Over and over again, I have witnessed many beautiful examples of service throughout our mission trip in Guatemala. Even though the country is still relatively poor, especially in the countrysides and rural parts, many people still choose to lovingly care for one another, especially the deep sense of respect for the elderly. I have also seen children taking care of one another, the older ones watch and care for the youngers (even if they are not related). Teenagers willingly take part in the community by giving up their times and talents to make worship more lively and personal. All of those were beautiful; however, there was one example that touched my heart deeply! As I was sitting to pray inside the Parish of Santiago de Atitlan, I saw a little girl and her father wiping down the pews and cleaning the church. She was so enthusiastic and attentive to her works because her father was there with her and giving her a personal example of service.
This is beautiful because there is a personal sense of teaching and handing on the faith by teaching our younger generations the gift of self-giving service. Our younger generations will only be motivated and learn how to serve when we ourselves choose to serve instead of asking to be served or catered according to our likings. In a consumeristic, self-centered, and individualistic world, it is often so easier to make the Church and everyone attentive to our needs instead of being aware of the needs of others. It is easy to become self-absorbed, worried, and pitiful instead of being grateful, selfless, and joyfully giving to others what is personal and intimate from us. Personally speaking, I have seen more happy people who serve than those who only do things in order to benefit themselves. I have seen more people who are content with what they have when they give themselves to others than those who only focus on what they want and get angry when they do not have something. I have seen people who have learned how to handle creative tensions more lovingly and wisely because they have worked with others for greater goods than one who only worries about what is in it for their own goods alone. We learn much about one another, especially dialogue, conversational, problem-solving, and human interaction skills, when we learn to serve and care for the community at large than just what is beneficial for us.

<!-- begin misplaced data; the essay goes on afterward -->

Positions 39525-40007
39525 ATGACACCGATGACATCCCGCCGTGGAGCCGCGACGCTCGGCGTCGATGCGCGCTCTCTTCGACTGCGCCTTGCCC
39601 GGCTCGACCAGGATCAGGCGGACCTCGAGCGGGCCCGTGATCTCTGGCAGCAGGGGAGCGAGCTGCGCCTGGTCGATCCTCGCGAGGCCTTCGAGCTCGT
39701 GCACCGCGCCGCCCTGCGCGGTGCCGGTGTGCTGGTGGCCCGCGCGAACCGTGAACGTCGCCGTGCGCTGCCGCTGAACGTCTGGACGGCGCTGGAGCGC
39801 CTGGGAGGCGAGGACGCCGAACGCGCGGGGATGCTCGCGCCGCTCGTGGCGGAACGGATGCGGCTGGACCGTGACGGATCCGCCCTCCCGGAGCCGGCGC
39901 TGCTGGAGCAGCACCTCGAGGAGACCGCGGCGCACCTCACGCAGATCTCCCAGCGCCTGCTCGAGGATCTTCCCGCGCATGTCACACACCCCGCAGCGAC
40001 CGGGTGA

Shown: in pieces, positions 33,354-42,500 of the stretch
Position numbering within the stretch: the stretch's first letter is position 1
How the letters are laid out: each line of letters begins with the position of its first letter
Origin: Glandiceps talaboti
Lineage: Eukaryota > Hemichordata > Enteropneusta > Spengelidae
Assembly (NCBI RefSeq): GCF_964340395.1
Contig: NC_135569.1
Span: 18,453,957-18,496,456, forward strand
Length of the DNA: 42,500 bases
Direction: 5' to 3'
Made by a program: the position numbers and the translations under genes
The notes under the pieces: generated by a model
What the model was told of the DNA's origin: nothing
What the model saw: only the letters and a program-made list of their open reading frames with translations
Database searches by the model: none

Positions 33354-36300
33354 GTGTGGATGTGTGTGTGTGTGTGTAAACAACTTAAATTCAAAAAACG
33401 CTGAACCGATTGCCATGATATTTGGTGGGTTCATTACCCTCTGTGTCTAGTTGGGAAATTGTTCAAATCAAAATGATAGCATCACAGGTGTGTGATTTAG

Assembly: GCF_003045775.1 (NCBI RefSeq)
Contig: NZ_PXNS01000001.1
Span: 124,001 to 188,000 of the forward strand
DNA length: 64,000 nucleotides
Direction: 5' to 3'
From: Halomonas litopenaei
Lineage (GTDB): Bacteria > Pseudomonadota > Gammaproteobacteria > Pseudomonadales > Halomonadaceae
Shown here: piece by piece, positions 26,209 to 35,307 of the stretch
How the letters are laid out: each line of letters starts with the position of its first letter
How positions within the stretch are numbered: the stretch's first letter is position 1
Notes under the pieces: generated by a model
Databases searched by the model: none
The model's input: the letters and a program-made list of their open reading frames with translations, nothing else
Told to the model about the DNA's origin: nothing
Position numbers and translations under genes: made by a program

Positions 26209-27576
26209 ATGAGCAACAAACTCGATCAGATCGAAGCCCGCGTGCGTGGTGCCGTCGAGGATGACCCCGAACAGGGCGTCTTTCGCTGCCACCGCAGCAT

In giving of ourselves, we receive the opportunities to be shaped, formed, challenged, and learn in new creative ways. We learn the essential skills of dialogue and communication, as well as the ability to reconcile and work with one another without having to have things our ways as we like them to be. Service expands our hearts, deepens our love, and helps us to embrace those who are around us as we minister, care, and will their goods in and through the love of God just as He loves us. We learn much about love when we choose to lovingly serve and care for the least of our brethren, the community at large, and those who are around us. When we serve, we choose to care and love even at times we do not feel like doing so or do not have any sentimental desire for the people or situations around us. We serve and give the gift of ourselves not because the other side is deserving or because it is beneficial for us. We serve because it is the personal, intimate, and loving gift of ourselves for others in union with the love of God for us.
St. Mother Teresa of Kolkata reminded us to live fully in loving service today: “Yesterday is gone. Tomorrow has not yet come. We have only today. Let us begin.” Therefore, let us not remain in our own self-pities or self-created frustrations why things are not the ways they should be. Let us not simply ask why is the world still remain cold, disconnected, self-centered, or unfair. Let us begin everything from the ground, where it matters the most, deeply connected and intimately giving from the bottom of our hearts the gift of our very own selves to one another! If we really want the world to change, we have to begin with our very own self-giving gifts of service those who are around us. If we want our society to know that God exists, we have to be His loving presence in words and actions that spring forth from our very relationship with Him who loves us. We can all begin somewhere. We can all serve someone. We can give ourselves wholly and completely in some ways. Therefore, let us give, serve, and share Christ in one another through the loving gift of very selves.